The relations between Jovem Guarda and bossa nova were not always good, although some artists like Jorge Ben did manage to have a try in both circuits. Singer Elis Regina, who hosted antagonist TV show O Fino da Bossa (dedicated solely to bossa nova) with Jair Rodrigues, led a demonstration against the use of electric guitars in Brazilian music.

Garage explosion
Success was going higher. In 1966, Roberto Carlos had become popular also in Portugal, France, Argentina and Mexico. That same year, the Jovem Guarda TV show held a festival for 5 thousand bands. It was an indication that garage groups were blossoming around the country, playing wherever they might put some equipment together and later catching the psychedelic train – like Mutantes (Rita Lee and brothers Sérgio and Arnaldo Dias Baptista).

1967 would bring unexpected novelties. By suggestion of his sister, Maria Bethânia, post-bossa nova Caetano Veloso changed his opinion on iê-iê-iê. At the same time, his mate Gilberto Gil turned into a Beatles fanatic. As a result, both Gil and Caetano were backed up by rock bands in music festivals: Gil by Mutantes and Caetano by Argentinean group Beat Boys. It was the birth of Tropicália, which would later be presented in the manifesto-album Panis Et Circensis.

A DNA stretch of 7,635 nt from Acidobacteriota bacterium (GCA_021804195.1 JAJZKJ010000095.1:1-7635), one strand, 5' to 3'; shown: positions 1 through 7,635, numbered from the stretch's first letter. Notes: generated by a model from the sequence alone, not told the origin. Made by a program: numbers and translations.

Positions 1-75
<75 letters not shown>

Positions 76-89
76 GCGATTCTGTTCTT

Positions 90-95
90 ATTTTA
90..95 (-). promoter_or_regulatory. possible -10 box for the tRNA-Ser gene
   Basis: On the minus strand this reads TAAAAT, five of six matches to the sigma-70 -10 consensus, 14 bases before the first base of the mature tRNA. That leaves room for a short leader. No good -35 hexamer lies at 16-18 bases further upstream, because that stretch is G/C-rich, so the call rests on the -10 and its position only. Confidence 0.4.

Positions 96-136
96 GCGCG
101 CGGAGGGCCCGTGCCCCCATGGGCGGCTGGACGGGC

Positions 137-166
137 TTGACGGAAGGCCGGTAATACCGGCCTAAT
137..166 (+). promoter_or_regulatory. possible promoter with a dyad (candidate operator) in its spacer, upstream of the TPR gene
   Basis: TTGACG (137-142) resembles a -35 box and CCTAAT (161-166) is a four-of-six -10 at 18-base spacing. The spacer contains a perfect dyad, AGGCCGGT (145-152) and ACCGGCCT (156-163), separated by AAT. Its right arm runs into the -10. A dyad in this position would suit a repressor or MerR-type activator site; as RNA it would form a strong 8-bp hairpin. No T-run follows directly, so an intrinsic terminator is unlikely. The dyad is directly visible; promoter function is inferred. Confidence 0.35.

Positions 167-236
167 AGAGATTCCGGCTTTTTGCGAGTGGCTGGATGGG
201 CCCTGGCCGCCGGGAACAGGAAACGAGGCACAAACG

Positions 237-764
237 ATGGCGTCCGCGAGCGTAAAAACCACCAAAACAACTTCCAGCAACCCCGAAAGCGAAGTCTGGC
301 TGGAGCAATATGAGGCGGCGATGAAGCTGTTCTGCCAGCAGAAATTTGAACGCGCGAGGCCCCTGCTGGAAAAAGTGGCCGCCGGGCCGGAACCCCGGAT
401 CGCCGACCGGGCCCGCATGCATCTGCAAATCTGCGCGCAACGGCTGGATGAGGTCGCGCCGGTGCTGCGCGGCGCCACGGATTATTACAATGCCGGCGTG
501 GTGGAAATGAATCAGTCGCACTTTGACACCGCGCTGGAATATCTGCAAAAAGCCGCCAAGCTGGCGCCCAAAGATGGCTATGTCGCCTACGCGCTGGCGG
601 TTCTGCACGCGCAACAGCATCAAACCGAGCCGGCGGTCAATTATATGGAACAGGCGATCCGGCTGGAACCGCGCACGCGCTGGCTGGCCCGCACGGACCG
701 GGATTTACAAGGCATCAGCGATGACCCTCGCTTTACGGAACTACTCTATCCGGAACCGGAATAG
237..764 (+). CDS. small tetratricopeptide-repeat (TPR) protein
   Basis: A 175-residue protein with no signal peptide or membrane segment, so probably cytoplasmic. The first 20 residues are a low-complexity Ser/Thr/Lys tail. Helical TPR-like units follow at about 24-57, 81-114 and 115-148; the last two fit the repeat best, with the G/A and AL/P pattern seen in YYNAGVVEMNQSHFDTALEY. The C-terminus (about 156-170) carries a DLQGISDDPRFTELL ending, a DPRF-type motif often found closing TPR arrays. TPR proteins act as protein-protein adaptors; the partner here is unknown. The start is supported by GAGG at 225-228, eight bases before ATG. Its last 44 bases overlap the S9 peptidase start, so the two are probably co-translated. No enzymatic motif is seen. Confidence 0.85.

The TV show was soon cancelled and Jovem Guarda dissolved. Roberto Carlos dived into romantic ballads, and many followed his steps. Some, like Erasmo, remained faithful to rock’ n’ roll, while others switched to brega, caipira (country) music and folk rock.

In the 80s, Brazil Rock brought back some of the Jovem Guarda hits with re-readings by Lulu Santos, Blitz, Léo Jaime and Patife Band. It was a revival drill for what would actually happen in 1995, on the 30th anniversary of the old TV show. Survivors like Wanderléa, Erasmo Carlos, Ronnie Von, Bobby de Carlo, Os Vips, Os Incríveis, Martinha, Leno & Lilian and Golden Boys re-recorded their hits for a 5-CD box set and performed a series of sold-out gigs. Meanwhile, original albums were released on CD. In the 90s, rock bands like Barão Vermelho, Engenheiros do Hawaii and Skank started recording Jovem Guarda hits all over again.



Quero Que Vá Tudo Pro Inferno – Roberto Carlos
Calhambeque – Roberto Carlos, versão para Road Hog, de John Loudermilk
Festa de Arromba – Erasmo Carlos
Pode Vir Quente Que Eu Estou Fervendo – Erasmo Carlos
Gatinha Manhosa – Erasmo Carlos
O Bom – Eduardo Araújo
Prova de Fogo – Wanderléa
Menina Linda – Renato & Seus Blue Caps, versão para I Should Have Known Better, dos Beatles
Pensando Nela – Golden Boys, versão para Bus Stop, do The Hollies
Pobre Menina – Leno & Lilian, versão para Hang on Sloopy, do The McCoys
Coruja – Deny & Dino
Tijolinho – Bobby Di Carlo
Coração de Papel – Sérgio Reis
Eu Daria Minha Vida – Martinha